Gonje was my favorite, but all the musicians/dancers were awesome. Four men dressed in traditional Ghanaian clothing (a colorful cloth draped over one shoulder and around their bodies like Lady Liberty) sat in a row drumming out a beat on four different types of African drums. Four women dressed in very traditional Ghanaian clothing (these dresses with many pieces of fabric attached to the waist for a skirt) danced traditional Ghanaian dances. They called themselves Amamre mma. There was a group of men and women from Togo called Ajetepepe. They wore face paint and did crazy tribal dances. Another group, Borborbor, was formed of many men and women gathered around singing, with drums, bells, shakers, etc. The best part? One man had a little trumpet! When he busted it out, and joined in the noise, I was so happy! They reminded me of the church choirs that play at Our Lady of Peace in Madina. There were two other music/dance groups. The Dromo Pan African Dance Ensemble performed dances from Nigeria and South Africa that were amazing to watch. Hewale was probably the funniest. Three of their dancers came out wearing miniskirts, bras, and heavy makeup... but they were clearly men! It reminded me of the cross-dressing fashion show in which I participated last summer at my work.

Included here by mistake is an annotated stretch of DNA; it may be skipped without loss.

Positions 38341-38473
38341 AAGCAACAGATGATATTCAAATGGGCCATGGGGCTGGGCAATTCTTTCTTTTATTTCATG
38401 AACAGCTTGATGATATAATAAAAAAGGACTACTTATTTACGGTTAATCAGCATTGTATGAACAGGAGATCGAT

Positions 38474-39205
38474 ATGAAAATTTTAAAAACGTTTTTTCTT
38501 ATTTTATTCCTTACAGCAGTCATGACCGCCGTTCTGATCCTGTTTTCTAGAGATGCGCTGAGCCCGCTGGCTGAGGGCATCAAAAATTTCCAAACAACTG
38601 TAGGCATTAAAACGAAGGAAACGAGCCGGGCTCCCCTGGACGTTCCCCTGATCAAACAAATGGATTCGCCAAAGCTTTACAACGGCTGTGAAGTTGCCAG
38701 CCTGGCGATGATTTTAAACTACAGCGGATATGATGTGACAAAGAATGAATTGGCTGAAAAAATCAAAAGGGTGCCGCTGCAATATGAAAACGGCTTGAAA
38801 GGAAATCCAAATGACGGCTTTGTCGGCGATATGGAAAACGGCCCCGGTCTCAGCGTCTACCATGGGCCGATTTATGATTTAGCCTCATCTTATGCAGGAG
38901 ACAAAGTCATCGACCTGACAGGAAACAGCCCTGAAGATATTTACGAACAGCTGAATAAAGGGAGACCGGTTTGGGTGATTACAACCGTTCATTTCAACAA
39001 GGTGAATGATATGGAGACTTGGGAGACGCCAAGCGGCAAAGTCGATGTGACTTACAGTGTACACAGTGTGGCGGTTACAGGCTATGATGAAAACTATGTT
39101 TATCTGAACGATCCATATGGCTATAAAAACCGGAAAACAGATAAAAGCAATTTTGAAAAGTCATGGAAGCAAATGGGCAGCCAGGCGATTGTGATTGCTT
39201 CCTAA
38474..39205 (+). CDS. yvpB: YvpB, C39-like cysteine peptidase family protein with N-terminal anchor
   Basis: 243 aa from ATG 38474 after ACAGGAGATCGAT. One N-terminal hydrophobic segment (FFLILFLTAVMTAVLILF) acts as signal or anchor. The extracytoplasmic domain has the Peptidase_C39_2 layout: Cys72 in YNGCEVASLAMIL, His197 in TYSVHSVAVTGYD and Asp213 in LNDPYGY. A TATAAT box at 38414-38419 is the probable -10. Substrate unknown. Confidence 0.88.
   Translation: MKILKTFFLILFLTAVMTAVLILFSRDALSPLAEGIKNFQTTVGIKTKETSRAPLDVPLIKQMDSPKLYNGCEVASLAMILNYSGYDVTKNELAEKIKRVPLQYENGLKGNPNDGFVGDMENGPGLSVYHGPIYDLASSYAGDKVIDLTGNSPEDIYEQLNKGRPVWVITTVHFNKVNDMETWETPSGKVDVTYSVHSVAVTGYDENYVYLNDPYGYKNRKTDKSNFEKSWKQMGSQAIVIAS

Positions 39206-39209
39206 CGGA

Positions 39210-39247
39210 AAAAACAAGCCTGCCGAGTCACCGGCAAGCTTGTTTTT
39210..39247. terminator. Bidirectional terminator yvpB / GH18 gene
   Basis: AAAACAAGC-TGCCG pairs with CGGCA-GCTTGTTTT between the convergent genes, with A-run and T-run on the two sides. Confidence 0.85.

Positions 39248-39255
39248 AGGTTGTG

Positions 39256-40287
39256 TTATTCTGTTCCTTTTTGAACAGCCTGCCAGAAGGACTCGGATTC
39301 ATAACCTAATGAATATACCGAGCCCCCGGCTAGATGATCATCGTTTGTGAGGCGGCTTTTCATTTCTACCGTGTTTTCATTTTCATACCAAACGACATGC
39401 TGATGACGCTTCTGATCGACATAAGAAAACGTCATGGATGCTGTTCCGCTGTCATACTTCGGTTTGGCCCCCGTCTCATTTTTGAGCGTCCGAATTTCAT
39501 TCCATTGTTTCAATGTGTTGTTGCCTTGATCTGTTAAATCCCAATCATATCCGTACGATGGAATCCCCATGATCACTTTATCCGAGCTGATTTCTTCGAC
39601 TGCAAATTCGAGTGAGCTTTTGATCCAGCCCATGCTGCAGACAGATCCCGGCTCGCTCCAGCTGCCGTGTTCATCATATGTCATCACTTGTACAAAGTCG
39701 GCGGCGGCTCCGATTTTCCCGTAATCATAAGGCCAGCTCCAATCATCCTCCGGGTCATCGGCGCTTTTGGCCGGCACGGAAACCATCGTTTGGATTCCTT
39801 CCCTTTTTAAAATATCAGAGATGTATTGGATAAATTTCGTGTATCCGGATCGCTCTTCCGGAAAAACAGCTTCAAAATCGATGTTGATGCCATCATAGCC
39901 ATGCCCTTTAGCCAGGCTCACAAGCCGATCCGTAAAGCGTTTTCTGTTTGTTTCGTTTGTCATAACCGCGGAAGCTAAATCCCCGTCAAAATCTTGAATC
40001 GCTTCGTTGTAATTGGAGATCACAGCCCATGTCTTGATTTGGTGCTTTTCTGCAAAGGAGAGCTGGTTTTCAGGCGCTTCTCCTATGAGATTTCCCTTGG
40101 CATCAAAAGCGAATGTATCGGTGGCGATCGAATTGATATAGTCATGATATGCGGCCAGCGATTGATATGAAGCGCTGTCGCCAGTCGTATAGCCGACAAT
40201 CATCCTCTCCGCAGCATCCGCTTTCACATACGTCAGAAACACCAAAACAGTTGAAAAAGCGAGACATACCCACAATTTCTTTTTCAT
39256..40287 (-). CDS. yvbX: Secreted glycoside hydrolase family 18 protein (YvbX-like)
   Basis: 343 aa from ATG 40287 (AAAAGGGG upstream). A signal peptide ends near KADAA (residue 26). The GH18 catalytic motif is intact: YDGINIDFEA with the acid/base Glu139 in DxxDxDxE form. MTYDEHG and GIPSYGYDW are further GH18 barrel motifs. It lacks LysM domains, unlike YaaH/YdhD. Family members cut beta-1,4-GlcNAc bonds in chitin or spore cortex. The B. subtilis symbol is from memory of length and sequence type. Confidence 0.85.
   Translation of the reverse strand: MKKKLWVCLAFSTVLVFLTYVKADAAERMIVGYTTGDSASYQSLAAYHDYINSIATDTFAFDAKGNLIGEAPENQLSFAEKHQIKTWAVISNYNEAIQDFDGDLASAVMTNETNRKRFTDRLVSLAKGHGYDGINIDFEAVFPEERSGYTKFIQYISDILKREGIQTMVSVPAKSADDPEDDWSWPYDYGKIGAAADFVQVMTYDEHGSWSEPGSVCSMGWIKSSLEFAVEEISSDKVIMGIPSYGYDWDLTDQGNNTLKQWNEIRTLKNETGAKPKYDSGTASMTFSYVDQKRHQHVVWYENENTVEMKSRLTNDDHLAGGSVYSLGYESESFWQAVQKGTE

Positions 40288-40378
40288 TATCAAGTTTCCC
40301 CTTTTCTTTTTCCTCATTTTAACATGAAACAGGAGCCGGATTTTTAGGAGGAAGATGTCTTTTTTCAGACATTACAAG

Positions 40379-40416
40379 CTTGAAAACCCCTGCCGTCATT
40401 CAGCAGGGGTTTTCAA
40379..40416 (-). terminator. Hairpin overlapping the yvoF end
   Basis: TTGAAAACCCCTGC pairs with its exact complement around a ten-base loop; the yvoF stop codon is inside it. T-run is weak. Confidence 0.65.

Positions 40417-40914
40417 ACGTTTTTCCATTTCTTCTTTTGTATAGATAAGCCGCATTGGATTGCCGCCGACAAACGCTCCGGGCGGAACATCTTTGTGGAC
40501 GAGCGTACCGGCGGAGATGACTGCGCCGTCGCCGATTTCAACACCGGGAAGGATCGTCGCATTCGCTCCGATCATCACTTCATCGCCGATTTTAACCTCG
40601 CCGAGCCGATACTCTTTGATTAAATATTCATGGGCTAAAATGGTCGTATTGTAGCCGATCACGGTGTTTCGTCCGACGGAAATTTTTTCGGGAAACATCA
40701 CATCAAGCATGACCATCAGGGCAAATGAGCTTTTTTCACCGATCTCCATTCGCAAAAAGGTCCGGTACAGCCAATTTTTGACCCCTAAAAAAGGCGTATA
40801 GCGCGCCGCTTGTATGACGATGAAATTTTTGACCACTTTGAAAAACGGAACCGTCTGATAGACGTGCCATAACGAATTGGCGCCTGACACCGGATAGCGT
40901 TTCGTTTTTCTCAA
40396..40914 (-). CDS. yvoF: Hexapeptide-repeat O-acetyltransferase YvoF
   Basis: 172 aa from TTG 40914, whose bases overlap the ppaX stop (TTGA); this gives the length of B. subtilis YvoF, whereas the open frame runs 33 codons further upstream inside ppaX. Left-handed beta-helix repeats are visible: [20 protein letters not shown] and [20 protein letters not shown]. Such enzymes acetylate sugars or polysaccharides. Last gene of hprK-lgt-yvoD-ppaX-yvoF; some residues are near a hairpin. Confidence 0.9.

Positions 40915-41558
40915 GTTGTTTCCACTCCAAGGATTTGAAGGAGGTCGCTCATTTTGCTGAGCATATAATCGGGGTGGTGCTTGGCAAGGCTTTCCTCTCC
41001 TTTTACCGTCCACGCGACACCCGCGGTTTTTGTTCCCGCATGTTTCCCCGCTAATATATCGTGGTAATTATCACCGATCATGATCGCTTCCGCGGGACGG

I’m aware that these descriptions suck. Live performances are basically indescribable, especially something as different and exciting as what I saw here. The good news is that I took many pictures and even some videos! The bad news is that I’m still at an internet café, and I don’t know how to upload them, really. Sorry. Someday!

“Do you like our indigenous music?” Sammy asked me.

“Yes! I love it!” I replied.

“What do you like about it?” he questioned. “How does it compare to Western music, like hip hop or jazz? Do you like it better than Ghana’s Hiplife modern music?”

“I like how upbeat and joyful it is. Can you hear it? Every song, every beat, every dance move is joyful, full of life and energy. Your Hiplife music is nice, but it sounds too much like what we have in America, like hip hop. But this indigenous music is SO different! I love how different it is. I love the novelty.”

“Ah, I see. I like how different it is from what they play on the radio, too,” said Sammy with a smile.

Each group was scheduled to play at least one more time, but Hannah complained that she was tired and asked if we could go. Part of me was disappointed to leave early, because I was enjoying myself so much, but the other part was a bit relieved, because I was also tired, and dizzy from not having eaten dinner. We found a trotro right away and made it back to the house by 9:30.

If I had been able to stay until the end, I would have liked to introduce myself to Gonje’s hot drummer. Oh well. I really enjoyed the performances I saw. It was such an unforgettable night! :)

1 comment:

JMJDave said...

Be sure to thank Hannah for me! ;-)